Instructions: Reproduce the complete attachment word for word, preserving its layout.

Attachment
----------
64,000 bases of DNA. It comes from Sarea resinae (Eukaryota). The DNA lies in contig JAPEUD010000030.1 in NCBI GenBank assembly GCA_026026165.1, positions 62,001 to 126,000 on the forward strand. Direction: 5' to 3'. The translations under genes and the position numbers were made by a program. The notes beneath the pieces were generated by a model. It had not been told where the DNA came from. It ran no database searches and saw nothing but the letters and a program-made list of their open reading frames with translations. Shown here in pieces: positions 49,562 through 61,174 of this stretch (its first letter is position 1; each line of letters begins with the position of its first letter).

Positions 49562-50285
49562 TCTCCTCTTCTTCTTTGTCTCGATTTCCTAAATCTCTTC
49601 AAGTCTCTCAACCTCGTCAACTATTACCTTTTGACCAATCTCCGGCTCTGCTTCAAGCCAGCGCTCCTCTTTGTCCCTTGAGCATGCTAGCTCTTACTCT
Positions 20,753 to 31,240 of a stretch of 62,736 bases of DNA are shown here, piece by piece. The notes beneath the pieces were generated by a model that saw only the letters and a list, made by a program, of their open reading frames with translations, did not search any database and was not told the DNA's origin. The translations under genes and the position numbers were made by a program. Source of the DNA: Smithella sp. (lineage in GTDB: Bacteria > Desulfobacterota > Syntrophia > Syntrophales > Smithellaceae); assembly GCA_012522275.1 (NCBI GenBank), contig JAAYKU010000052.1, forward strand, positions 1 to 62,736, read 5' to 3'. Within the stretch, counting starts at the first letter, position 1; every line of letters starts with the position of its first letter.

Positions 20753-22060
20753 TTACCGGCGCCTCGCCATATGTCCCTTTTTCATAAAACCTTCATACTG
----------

64,000 bases of DNA. It comes from Sarea resinae (Eukaryota). The DNA lies in contig JAPEUD010000030.1 in NCBI GenBank assembly GCA_026026165.1, positions 62,001 to 126,000 on the forward strand. Direction: 5' to 3'. The translations under genes and the position numbers were made by a program. The notes beneath the pieces were generated by a model. It had not been told where the DNA came from. It ran no database searches and saw nothing but the letters and a program-made list of their open reading frames with translations. Shown here in pieces: positions 49,562 through 61,174 of this stretch (its first letter is position 1; each line of letters begins with the position of its first letter).

Positions 49562-50285
49562 TCTCCTCTTCTTCTTTGTCTCGATTTCCTAAATCTCTTC
49601 AAGTCTCTCAACCTCGTCAACTATTACCTTTTGACCAATCTCCGGCTCTGCTTCAAGCCAGCGCTCCTCTTTGTCCCTTGAGCATGCTAGCTCTTACTCT
Positions 20,753 to 31,240 of a stretch of 62,736 bases of DNA are shown here, piece by piece. The notes beneath the pieces were generated by a model that saw only the letters and a list, made by a program, of their open reading frames with translations, did not search any database and was not told the DNA's origin. The translations under genes and the position numbers were made by a program. Source of the DNA: Smithella sp. (lineage in GTDB: Bacteria > Desulfobacterota > Syntrophia > Syntrophales > Smithellaceae); assembly GCA_012522275.1 (NCBI GenBank), contig JAAYKU010000052.1, forward strand, positions 1 to 62,736, read 5' to 3'. Within the stretch, counting starts at the first letter, position 1; every line of letters starts with the position of its first letter.

Positions 20753-22060
20753 TTACCGGCGCCTCGCCATATGTCCCTTTTTCATAAAACCTTCATACTG